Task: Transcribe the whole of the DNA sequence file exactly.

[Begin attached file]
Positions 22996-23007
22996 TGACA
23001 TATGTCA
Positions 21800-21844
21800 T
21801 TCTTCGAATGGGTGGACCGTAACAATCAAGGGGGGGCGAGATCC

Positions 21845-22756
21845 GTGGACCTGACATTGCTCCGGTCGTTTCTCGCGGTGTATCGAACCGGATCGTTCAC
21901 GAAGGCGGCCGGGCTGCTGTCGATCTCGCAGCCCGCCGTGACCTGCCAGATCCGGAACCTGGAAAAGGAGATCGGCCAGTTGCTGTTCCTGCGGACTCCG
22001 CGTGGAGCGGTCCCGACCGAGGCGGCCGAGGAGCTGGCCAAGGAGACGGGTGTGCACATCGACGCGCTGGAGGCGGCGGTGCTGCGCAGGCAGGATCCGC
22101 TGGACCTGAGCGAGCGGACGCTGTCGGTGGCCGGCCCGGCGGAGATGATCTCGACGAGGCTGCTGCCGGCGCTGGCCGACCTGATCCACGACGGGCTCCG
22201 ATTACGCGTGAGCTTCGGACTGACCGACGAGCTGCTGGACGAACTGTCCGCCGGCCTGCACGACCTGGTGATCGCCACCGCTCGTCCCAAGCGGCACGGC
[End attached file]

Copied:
Positions 22996-23007
22996 TGACA
23001 TATGTCA
Positions 21800-21844
21800 T
21801 TCTTCGAATGGGTGGACCGTAACAATCAAGGGGGGGCGAGATCC

Positions 21845-22756
21845 GTGGACCTGACATTGCTCCGGTCGTTTCTCGCGGTGTATCGAACCGGATCGTTCAC
21901 GAAGGCGGCCGGGCTGCTGTCGATCTCGCAGCCCGCCGTGACCTGCCAGATCCGGAACCTGGAAAAGGAGATCGGCCAGTTGCTGTTCCTGCGGACTCCG
22001 CGTGGAGCGGTCCCGACCGAGGCGGCCGAGGAGCTGGCCAAGGAGACGGGTGTGCACATCGACGCGCTGGAGGCGGCGGTGCTGCGCAGGCAGGATCCGC
22101 TGGACCTGAGCGAGCGGACGCTGTCGGTGGCCGGCCCGGCGGAGATGATCTCGACGAGGCTGCTGCCGGCGCTGGCCGACCTGATCCACGACGGGCTCCG
22201 ATTACGCGTGAGCTTCGGACTGACCGACGAGCTGCTGGACGAACTGTCCGCCGGCCTGCACGACCTGGTGATCGCCACCGCTCGTCCCAAGCGGCACGGC